“IT’S COMING HOME, IT’S COMING HOME, IT’S COMING! FOOTBALL’S COMING HOME!”
Yesterday saw the opening ceremony of the World Cup 2018, where the hosts Russia absolutely spanked Saudi Arabia 5-0. And it can mean only one thing. It’s that time again where arbitrary patriotism emerges for the duration of England’s involvement in the World Cup. The St. George Cross will be flown proudly from homes across the country, swathes of young topless males will clamour to the pubs and bars to watch the match with the lads, and the England squad will spectacularly let everybody down by struggling to even make it out the group stage. It’s textbook.
The World Cup is an expensive affair, with a projected price tag of £8.8 billion in all for the building of venues, investment in infrastructure and technology, arranging, marketing, promotion and much more. One of the key unpinning facets of arranging a sporting event such as The World Cup is unquestionably the Insurance. Projections for the South Africa World Cup back in 2010 estimated around £6.8 billion in insurance alone, and this time around is no different; FIFA themselves have earmarked £100 million just for any insurance pay out’s to clubs whose players get injured.
Other common insurance requirements include travel insurance for the supporters who are heading over to see games live, insurance for broadcasters, sponsors, airlines, retailers, the national football teams, the players – I mean, Messi himself allegedly has his legs insured for €750 million. There is also concerns about terrorism, and hooliganism. And if Co-Op Insurance are to be believed, you should definitely make sure your TV is insured too, because back during the 2014 World Cup there was a 15% surge in insurance claims relating to damaged televisions. We really are a country of passionate fans aren’t we?!
So who will win?
We all have our favourites – maybe you’re a loyalist and will stand by England until they crash out miserably… perhaps you enjoy holidays in Benidorm and consider yourself 15% Spanish as a result, maybe you just like the Brazil squad and fancy having a cheeky dabble. Regardless of your preference, Lloyds and Cebr (Centre for Economics and Business Research) have undertaken a study into the insurable interest of each squad based on the average player value, and have concluded that France has the most valuable team and therefore should win the competition.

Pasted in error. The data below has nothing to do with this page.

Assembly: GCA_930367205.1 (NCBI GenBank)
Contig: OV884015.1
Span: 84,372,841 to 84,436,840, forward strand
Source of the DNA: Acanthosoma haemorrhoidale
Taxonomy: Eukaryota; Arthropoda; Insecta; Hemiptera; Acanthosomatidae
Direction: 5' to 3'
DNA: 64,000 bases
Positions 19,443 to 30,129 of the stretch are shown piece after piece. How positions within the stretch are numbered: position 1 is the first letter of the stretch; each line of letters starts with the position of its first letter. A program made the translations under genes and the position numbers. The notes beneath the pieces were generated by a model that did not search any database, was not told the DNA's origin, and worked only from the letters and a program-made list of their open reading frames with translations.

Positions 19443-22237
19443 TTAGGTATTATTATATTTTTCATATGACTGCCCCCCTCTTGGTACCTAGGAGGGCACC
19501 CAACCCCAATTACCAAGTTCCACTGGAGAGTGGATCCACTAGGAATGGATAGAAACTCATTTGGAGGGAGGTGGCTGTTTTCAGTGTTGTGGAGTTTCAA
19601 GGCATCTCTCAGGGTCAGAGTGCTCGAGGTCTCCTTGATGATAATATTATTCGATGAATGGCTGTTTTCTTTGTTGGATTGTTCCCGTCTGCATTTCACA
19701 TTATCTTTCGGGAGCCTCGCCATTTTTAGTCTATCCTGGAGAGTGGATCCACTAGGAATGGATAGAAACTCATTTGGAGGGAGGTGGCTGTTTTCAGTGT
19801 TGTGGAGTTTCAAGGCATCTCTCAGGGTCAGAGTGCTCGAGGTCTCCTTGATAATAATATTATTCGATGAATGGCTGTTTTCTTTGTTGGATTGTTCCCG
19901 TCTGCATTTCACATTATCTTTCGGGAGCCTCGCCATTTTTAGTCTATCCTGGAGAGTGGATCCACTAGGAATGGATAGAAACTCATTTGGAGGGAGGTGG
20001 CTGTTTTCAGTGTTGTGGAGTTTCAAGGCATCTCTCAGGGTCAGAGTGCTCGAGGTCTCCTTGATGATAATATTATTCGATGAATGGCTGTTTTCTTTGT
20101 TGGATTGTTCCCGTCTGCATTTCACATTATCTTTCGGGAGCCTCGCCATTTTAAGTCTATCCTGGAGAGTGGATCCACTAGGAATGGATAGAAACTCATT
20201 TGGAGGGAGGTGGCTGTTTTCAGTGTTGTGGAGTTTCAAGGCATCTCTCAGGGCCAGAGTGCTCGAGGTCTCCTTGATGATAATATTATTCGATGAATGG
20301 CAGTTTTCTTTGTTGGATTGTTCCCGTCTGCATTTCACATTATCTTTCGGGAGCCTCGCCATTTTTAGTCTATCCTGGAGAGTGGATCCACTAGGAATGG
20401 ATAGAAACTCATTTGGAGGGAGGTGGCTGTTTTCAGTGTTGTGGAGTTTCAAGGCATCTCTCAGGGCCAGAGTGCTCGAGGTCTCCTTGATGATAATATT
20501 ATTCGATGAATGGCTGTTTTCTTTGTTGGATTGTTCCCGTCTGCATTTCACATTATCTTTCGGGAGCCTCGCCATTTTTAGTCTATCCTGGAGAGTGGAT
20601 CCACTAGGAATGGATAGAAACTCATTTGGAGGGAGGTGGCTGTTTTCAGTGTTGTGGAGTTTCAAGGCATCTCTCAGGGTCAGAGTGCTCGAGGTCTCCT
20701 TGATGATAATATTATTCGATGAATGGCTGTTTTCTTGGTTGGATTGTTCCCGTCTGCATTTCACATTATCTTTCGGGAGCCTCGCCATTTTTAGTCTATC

With an average player value of £46.7 million each, a single player on the France squad is valued higher than the combined value of the entire Panama squad. Assuming that the players are worth as much on the pitch as they are on paper, England are second favourites with an average player value of £39 million each, just beating Brazil who are close behind at £36.7 million each.
Unfortunately for those of us with France in the Dream Team work sweepstakes (such as myself) we cannot really trust this prediction – after all, England are ranked second and above Brazil, yet we’d likely struggle to beat Port Vale on a rainy night in Stoke.
Who are you fancying in the World Cup? Think England can finally repeat 1966 and bring the trophy home? Who do you think will make the biggest impact on the pitch? Be sure to head over to social media and let us know @connect_insure on Twitter and @cibltd on Facebook.